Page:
McLeod said everyone else's learning is more important to Watwood than his own. McLeod said Watwood has a "rich social consciousness" and cares deeply about the community and school.
"I think I can fairly say Matt is the strongest student I've worked with in education," Soroco Principal Dennis Alt said. "The thing that sets Matt apart is he's a natural leader. People gravitate toward him."
Miles said Soroco has eagerly waited to find out whether Watwood earned the scholarship — even though they knew deep down that he would.
"We all wanted him to get it," Miles said. "As soon as he went to the post office, we all wanted to know if he got it. The whole school's been following in behind him."
What it means
Alt said Watwood's receiving the Boettcher scholarship was incredible for Soroco and a huge accomplishment for the school, which has about 115 students.
Watwood said the scholarship opens up many options for him and his parents.
"It takes away restrictions," he said. "We're not rich, but we're not poor. I've looked at a lot of colleges, and some of them are out of my league. If I fall in love with one, I can go there. I won't be paying it back for the rest of my life or making my parents pay it back the rest of their lives."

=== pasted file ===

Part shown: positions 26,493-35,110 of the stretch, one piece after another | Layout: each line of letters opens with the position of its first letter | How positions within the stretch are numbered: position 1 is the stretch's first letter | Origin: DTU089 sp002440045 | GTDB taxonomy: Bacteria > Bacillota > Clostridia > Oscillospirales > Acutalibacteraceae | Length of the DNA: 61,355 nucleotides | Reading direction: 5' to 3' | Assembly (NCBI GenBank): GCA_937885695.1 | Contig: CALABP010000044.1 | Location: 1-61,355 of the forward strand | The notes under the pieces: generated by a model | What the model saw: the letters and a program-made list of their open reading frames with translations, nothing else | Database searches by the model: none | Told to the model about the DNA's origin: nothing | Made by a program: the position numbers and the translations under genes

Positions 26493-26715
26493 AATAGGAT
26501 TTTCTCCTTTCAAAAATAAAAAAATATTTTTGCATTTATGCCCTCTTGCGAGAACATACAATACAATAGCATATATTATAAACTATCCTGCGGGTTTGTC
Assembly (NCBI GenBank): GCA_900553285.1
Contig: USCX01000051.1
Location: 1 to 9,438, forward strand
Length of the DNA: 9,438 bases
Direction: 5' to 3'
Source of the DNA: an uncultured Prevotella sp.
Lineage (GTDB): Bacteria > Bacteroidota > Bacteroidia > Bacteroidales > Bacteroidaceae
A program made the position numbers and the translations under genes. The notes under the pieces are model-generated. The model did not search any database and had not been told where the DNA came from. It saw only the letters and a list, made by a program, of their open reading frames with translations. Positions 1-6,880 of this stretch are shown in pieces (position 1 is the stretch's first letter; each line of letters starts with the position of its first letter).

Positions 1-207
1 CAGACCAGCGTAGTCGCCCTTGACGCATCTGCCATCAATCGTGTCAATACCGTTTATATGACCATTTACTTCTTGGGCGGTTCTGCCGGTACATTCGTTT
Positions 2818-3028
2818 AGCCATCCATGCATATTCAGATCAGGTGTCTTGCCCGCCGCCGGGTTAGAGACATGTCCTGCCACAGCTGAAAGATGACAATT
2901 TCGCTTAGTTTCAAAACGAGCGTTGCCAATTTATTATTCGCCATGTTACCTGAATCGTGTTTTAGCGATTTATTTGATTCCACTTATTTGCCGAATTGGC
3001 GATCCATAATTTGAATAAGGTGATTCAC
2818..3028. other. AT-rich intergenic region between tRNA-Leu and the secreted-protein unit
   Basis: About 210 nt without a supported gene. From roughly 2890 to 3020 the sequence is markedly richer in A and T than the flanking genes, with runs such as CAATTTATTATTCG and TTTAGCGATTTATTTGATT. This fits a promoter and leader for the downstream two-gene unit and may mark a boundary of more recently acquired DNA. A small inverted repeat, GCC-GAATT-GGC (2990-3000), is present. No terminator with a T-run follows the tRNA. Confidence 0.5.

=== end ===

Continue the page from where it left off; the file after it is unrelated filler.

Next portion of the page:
He's applied to the University of Colorado at Boulder, the University of Denver, the Colorado School of Mines in Golden and Colorado College in Colorado Springs.
Watwood's father, Steve, said his son probably could have gone to just about any school, but it might have been a financial burden on their family.
Steve Watwood said the scholarship will make things easier on the family but that's not the most important thing.
"He works so hard and does so many things," he said about his son. "It's great to see him rewarded for his effort."
Upon receiving the good news — her son screaming into the phone — Phyllis Watwood said she and her husband cried.
"For him to apply and be accepted, there's a lot of talented kids out there, it made us realize how talented he is and how lucky we are," she said.
Watwood heeded his mother's plea to take care with his letter from the Boettcher Foundation.
"It's already framed and on the wall," Phyllis Watwood said.